Besides the fridge, our kitchen has no (zip, nadda) plug in appliances (no microwave, toaster, food processor – nothing)   We like it that way.  Less clutter, less maintenance, less noise, less cost to the environment.   Instead, we rely on good old fashioned arm power – keeps those arms looking good without having to go to the gym and work out.  

In the kitchen there’s an old time vegetable “cooler” which was a useful asset in pre-war homes during the “pre-fridge” era. The ingenious cabinet is great for keeping vegetables and fruit fresh. It outwardly appears to be an ordinary kitchen cabinet but the shelves inside are made of wire mesh or evenly spaced wood slates. At the bottom, there is a vent opening into the cellar and at the top, an opening to the attic. This allows a natural cooling air flow which is a very sensible arrangement that has all been forgotten by modern builders. This floor to ceiling sure comes in handy when the harvest comes in.


What’s In Your Cabinet?

We’ve always, since I can remember, have lived very basic and simple lives.   Much of our furniture and “decorations” are either hand-me-downs, inherited, second hand purchases, found alongside the road, or handmade. Our two sofas in the living room are miss-matched (one second hand, the other found on the curb); however, no one know because of the matching slip covers. The curtain accents are made from bed sheets.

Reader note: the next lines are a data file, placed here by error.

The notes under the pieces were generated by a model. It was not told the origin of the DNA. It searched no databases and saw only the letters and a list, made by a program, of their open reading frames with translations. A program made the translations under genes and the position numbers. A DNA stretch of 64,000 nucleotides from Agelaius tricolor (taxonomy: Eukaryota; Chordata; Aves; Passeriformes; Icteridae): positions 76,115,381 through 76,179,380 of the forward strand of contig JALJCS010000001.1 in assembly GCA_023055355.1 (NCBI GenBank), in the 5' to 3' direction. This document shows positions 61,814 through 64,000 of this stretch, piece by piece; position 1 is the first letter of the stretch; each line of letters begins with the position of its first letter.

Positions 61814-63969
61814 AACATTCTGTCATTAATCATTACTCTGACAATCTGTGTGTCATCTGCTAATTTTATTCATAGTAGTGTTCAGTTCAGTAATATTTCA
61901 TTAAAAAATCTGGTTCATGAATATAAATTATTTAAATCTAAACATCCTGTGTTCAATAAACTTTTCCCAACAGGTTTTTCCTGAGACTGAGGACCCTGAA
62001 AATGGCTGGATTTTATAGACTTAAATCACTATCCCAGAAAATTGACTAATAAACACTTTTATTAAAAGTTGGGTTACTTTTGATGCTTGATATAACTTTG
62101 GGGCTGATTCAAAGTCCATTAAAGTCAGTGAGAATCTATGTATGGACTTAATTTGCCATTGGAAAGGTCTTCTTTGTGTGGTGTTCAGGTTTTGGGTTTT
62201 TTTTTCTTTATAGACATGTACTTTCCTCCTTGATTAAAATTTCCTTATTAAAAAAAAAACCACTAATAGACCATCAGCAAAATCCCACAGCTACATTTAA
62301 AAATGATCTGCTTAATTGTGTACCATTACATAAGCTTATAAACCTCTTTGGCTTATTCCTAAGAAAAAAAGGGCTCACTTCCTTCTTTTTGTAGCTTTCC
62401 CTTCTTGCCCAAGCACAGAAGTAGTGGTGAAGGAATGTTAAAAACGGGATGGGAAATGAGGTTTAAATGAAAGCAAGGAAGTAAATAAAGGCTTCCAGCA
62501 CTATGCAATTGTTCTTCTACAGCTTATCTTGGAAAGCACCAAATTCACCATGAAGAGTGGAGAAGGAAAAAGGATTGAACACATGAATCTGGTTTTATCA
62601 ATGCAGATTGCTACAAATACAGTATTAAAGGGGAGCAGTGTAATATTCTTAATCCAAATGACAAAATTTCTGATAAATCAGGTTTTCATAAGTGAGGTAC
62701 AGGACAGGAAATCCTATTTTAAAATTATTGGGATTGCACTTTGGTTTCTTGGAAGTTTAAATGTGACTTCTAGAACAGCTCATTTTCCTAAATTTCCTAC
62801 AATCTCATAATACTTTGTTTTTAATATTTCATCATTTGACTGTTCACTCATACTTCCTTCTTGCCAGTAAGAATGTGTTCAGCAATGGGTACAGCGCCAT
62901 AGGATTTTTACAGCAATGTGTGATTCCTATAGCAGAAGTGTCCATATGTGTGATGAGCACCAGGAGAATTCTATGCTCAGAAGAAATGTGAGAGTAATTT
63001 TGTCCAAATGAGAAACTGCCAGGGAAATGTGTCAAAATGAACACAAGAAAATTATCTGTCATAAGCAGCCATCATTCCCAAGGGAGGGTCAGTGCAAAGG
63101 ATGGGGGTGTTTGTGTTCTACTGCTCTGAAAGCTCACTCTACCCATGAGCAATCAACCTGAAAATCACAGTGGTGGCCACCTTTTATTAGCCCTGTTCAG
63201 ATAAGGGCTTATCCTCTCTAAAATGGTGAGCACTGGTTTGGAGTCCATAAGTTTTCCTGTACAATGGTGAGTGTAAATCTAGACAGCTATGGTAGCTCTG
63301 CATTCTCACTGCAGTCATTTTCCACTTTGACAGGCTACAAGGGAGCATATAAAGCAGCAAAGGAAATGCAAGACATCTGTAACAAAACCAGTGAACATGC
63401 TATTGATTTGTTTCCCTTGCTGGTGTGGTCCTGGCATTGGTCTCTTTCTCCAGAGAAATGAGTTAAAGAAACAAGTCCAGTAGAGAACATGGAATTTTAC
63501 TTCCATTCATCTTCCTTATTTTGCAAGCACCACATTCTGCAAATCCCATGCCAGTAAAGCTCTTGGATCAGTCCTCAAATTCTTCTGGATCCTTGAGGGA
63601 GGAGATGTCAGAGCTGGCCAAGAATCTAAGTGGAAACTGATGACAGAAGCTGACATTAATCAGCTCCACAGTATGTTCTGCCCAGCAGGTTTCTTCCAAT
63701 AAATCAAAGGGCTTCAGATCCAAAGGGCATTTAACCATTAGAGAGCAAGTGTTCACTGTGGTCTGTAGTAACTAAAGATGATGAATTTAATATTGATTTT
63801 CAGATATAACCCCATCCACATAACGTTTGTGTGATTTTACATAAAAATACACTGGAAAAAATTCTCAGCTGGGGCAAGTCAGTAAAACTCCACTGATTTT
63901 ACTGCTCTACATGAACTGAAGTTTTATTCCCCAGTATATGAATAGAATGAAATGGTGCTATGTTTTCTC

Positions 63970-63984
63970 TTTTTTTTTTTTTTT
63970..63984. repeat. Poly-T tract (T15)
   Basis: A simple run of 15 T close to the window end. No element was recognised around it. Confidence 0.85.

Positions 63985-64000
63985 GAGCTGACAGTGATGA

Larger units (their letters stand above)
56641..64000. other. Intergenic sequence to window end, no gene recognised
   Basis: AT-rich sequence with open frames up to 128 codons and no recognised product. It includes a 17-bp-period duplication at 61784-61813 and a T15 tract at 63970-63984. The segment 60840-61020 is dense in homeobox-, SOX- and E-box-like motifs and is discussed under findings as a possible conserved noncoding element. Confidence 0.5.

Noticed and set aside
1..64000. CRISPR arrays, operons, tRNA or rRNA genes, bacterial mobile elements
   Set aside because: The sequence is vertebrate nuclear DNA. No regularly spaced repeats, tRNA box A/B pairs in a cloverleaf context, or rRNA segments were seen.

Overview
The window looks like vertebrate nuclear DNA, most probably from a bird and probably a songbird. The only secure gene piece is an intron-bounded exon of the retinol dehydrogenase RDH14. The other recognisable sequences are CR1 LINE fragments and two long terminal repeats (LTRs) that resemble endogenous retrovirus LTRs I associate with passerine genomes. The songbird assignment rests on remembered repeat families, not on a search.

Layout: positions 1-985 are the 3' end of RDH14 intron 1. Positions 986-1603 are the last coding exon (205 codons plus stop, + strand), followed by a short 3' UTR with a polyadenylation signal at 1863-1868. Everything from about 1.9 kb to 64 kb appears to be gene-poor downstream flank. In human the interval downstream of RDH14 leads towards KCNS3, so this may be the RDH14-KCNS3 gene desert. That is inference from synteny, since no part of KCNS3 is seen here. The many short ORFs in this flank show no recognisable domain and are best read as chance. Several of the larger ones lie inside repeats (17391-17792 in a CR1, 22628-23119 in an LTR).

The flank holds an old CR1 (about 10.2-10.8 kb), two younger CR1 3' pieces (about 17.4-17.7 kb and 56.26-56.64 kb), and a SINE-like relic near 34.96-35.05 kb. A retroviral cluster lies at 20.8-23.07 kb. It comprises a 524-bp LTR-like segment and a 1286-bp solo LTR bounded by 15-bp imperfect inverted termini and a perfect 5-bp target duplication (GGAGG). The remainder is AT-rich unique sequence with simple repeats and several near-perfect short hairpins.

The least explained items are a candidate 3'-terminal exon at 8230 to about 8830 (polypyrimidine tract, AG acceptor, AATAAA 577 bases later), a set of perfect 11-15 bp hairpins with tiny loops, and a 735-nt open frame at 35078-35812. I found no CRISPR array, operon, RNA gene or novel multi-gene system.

Even with such simple values, we still find over time that we collect stuff. But when it comes to purchases, we try to keep things simple. Take for instance our bathroom “cabinet” where we keep most of the beauty and hygiene stuff.     You won’t find make up, hair spray, hair dryers or electric shavers.   Instead:, homemade soap, homemade deodorant, homemade “baby powder,” homemade toothpaste,  straight razor, hand shears, lotion, toothpowder, mineral deodorant rock, a small bottle of natural blemish cream to hide the occasional bump or rash, royal jelly, and toothbrushes. Recalling our experience in New Orleans 45 days after the flood waters receded, where the bathrooms and kitchens were the most disgusting rooms to clean (having to go through the cabinets [gross]) we wondered if we do really need all these products.   How’d they survive  over 50 years ago without aisles and aisles of hygiene and beauty products. We’ve learned through our many camping outings (and train trips across country) – pack light, go with the basics and you learn you can survive just fine.   We find that we don’t need more of this or different type of that – less is better.